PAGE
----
by Helen Steven & Ellen Moxley
‘Our World at the Crossroads: Nonviolence or Nonexistence’

The title of our talk, ‘Nonviolence or nonexistence’ is a  quote from that other great example of nonviolence in action, Martin Luther King.  It sounds extreme, a choice that is too stark, too uncompromising, too dramatic for our more pragmatic day and age.  I would like to draw attention to Mirabai Narayan writing recently in ‘The Gandhi Way’ who likened humanity to a person deeply in debt shoving the bills under the bed and hoping they will go away.

That our world is in crisis is in no doubt.  Global warming is now a recognised scientific fact.  And we can see its devastating effects in Haiti, the Dominican Republic and Florida, reeling after hurricane after hurricane, or the people of Bangladesh whose land is doomed to permanent inundation if predicted global water levels rise.  Or does it need to come closer to home than Boscastle in Cornwall before we appreciate the seriousness of our situation?  Many years ago I heard the theologian Jurgen Moltmann say, ‘Nuclear disaster is a possibility; ecological disaster is a certainty’.  True, the planet may shrug off us mere humans, but as Chief Seattle said:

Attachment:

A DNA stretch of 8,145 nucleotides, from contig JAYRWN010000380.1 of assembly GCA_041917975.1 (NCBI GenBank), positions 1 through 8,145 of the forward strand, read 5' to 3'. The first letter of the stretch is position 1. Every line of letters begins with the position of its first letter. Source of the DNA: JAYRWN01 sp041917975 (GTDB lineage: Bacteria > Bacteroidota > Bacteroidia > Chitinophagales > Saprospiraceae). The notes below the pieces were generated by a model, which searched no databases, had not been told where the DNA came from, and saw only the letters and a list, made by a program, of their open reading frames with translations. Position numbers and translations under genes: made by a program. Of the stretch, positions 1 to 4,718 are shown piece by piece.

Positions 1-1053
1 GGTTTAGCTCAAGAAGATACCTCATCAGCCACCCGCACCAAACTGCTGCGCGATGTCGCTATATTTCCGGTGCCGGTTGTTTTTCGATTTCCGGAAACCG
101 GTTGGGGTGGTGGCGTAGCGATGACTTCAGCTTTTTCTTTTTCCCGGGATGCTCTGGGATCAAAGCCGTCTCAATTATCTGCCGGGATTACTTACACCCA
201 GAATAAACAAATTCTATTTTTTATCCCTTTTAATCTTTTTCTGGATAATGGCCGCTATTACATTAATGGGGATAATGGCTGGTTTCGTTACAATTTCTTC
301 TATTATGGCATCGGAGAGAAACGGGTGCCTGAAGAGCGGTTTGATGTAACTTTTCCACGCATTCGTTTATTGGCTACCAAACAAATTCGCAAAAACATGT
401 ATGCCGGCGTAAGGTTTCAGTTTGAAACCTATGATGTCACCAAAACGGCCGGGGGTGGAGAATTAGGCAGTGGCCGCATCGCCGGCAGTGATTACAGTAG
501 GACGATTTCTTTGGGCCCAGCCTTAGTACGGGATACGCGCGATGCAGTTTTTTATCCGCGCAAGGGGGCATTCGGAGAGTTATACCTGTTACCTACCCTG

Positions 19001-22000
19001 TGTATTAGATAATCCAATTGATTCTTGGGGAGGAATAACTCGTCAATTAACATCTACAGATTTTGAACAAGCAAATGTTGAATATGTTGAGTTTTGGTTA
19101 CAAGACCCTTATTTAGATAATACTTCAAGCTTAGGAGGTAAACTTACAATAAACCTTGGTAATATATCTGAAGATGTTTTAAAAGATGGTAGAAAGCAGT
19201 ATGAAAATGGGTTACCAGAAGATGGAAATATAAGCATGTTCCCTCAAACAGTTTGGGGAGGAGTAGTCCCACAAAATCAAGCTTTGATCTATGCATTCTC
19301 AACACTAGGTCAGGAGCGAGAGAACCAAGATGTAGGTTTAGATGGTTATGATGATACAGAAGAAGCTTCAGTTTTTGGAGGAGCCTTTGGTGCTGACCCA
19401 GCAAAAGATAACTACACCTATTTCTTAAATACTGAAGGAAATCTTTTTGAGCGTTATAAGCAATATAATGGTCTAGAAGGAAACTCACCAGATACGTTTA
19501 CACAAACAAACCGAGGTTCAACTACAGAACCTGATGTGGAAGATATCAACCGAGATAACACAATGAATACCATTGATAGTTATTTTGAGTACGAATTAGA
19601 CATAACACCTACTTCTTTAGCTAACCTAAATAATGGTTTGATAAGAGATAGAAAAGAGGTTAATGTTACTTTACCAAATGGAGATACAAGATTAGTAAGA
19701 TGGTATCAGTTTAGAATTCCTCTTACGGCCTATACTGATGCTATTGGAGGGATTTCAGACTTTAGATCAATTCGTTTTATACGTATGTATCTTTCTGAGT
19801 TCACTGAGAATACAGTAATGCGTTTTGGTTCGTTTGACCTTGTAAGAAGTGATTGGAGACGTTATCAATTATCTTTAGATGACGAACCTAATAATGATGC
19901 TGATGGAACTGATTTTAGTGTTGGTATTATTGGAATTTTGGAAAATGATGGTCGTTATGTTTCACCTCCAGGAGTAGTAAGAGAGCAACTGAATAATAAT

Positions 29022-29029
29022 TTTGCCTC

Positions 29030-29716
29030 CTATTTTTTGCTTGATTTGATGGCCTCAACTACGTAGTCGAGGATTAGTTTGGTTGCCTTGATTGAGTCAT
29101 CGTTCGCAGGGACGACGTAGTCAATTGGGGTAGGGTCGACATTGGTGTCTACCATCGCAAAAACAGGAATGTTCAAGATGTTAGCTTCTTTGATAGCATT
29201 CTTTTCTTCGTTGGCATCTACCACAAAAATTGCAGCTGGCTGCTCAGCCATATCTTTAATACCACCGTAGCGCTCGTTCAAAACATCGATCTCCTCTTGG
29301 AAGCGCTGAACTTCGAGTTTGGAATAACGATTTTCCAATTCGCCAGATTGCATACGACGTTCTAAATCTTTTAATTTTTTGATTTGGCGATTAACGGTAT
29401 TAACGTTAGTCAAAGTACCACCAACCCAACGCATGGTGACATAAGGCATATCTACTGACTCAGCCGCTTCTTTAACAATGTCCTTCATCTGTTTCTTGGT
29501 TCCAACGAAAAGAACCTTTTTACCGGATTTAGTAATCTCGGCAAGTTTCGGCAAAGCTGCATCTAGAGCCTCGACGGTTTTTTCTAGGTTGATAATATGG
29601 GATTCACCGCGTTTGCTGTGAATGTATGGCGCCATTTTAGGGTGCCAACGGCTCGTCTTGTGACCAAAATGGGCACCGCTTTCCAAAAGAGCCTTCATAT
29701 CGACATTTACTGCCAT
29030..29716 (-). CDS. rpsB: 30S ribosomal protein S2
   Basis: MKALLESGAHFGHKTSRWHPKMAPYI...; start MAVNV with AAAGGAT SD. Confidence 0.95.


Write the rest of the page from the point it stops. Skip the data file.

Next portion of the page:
‘To harm the earth is to heap contempt on its creator.’

The ‘New Scientist’ of 13th March 2004 was quoted in the ‘The Gandhi Way’ last month giving the following statistic. The world’s output of meat increased fivefold in the second half of the 20th century.  We now have 22 billion farm animals. (and 6 billion people) … by 2050 the world’s livestock population, on present trends, have to grow to the point where the plant food it consumes could feed an extra 4 billion people, if it wasn’t hived off for meat production.